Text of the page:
Scottish Labour have warned the next first minister that the NHS “cannot survive” if the workforce crisis is not resolved.
Humza Yousaf, Kate Forbes and Ash Regan are in the SNP leadership race to replace Nicola Sturgeon as party leader and first minister.
In a warning to Ms Sturgeon’s successor, Jackie Baillie, Scottish Labour’s health spokeswoman, called for an end to “more than a decade of failed workforce planning” under the Scottish Government.
There were some 6,319 nursing and midwifery vacancies across Scotland as of September 2022.
And the Royal College of Nursing warned last month of the issues with staff retention amid a 13% increase in the number of nurses who left the register.
The Scottish Government’s recovery strategy aims to hire 800 new GPs by 2027 and 1,000 additional mental health staff, however Audit Scotland warned last month that these targets were “unlikely to be met”.
Speaking ahead of a visit to the British Heart Foundation’s Cardiovascular Research Centre in Glasgow, Ms Baillie said the issues date back to Ms Sturgeon’s time as health secretary where nursing training places were cut, but she said the NHS had reached “crisis” under current Health Secretary Mr Yousaf.
She said: “The next first minister must make NHS workforce planning a priority, because the health service cannot survive more of the same.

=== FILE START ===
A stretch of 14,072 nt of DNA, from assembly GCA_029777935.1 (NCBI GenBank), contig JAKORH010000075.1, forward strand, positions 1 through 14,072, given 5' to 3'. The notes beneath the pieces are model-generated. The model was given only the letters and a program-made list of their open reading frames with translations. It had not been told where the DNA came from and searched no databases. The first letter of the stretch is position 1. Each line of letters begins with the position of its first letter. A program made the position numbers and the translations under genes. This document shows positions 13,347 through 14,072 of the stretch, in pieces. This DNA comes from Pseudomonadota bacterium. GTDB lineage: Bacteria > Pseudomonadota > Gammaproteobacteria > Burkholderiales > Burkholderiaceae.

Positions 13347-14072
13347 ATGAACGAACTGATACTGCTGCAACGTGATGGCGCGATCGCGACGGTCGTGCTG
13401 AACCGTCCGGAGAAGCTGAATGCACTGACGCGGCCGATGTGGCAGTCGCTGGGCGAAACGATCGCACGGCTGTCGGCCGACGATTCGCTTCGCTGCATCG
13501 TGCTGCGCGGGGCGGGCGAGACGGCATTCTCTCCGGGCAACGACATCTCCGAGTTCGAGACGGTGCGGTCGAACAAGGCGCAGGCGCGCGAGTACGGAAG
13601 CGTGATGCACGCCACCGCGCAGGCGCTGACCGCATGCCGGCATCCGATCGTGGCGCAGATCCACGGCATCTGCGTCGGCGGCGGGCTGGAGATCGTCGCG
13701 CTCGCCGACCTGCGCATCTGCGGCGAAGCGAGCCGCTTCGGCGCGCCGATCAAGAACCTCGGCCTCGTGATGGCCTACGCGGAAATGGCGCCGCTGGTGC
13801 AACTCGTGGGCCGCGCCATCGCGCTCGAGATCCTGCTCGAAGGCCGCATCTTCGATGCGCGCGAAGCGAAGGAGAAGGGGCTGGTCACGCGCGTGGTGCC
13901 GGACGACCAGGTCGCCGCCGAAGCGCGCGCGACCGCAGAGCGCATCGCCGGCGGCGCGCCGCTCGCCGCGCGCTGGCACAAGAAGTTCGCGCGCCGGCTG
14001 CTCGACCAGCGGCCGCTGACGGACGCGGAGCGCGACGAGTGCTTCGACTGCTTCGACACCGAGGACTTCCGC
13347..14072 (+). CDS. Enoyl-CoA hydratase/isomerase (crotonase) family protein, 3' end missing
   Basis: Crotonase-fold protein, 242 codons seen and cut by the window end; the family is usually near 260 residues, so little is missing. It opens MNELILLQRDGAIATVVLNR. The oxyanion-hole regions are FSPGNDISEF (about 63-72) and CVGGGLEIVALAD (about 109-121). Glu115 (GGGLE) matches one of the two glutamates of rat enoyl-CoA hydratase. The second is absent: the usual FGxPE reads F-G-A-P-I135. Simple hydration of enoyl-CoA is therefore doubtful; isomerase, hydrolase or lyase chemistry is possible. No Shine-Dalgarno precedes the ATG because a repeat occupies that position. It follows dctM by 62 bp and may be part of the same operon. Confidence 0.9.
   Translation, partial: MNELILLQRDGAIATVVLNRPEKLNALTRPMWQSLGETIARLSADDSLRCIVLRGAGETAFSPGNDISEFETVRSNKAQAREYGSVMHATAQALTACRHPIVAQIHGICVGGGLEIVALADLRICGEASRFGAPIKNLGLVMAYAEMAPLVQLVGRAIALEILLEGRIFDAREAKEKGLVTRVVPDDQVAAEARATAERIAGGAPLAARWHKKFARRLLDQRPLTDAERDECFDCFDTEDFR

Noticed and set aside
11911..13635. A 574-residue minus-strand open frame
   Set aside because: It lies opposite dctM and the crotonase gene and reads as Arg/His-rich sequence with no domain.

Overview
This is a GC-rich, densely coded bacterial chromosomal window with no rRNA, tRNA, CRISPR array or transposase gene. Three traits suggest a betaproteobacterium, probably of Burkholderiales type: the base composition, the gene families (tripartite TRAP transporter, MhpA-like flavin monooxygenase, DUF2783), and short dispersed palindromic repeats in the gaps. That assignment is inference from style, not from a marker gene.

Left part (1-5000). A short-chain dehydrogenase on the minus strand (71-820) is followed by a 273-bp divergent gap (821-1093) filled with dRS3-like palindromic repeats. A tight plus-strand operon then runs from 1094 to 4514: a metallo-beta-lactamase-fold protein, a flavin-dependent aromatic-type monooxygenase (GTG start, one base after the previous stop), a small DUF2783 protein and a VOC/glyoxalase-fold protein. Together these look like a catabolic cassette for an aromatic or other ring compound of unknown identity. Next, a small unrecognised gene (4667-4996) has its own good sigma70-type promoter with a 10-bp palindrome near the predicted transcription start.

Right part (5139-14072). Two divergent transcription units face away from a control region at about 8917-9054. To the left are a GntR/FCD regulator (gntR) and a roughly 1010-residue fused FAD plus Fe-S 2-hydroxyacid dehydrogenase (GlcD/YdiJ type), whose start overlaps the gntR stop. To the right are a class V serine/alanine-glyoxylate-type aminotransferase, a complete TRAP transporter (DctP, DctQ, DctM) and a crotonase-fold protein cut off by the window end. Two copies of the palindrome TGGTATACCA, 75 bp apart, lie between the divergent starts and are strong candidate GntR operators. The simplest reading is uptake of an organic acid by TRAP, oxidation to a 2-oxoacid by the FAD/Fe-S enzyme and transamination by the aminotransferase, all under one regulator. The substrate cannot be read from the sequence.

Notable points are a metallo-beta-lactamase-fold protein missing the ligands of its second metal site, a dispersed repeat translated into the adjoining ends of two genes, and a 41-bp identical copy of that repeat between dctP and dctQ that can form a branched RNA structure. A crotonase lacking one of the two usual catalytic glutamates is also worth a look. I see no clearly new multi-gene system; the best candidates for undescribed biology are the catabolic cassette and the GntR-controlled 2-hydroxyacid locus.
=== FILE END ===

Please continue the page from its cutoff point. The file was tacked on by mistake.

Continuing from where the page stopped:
“Nicola Sturgeon made the cuts at the root of this crisis and Humza Yousaf has let things escalate even further.
“This cannot continue – these staffing shortages are at the heart of the chaos in our NHS, leaving dedicated NHS staff exhausted and putting patients at risk.
“The current NHS workforce plan is not worth the paper it’s written on.
“After more than a decade of failed workforce planning under the SNP, we need change.”
A Scottish Government spokesman said: “NHS Scotland staffing has grown to historically high levels, by well in excess of 20% since September 2006, with staffing (WTE) increases of approaching 30,000 in that time.
“Over the same time period medical and dental consultants have increased by nearly 66%, A&E consultants have more than tripled and registered nurses and midwives have grown by over 10%. In fact we’ve seen a decade of consecutive years of staffing growth.
“We are working with stakeholders to develop alternative career pathways for nursing and midwifery which will allow people to study and work at the same time as they progress their career.
“These new routes aim to attract new employees to NHS Scotland and at the same time offer existing staff opportunities to develop and progress towards registered roles.
“Our new nursing and midwifery taskforce will look at measures to improve working conditions for nurses and midwives as well as boost workforce numbers.”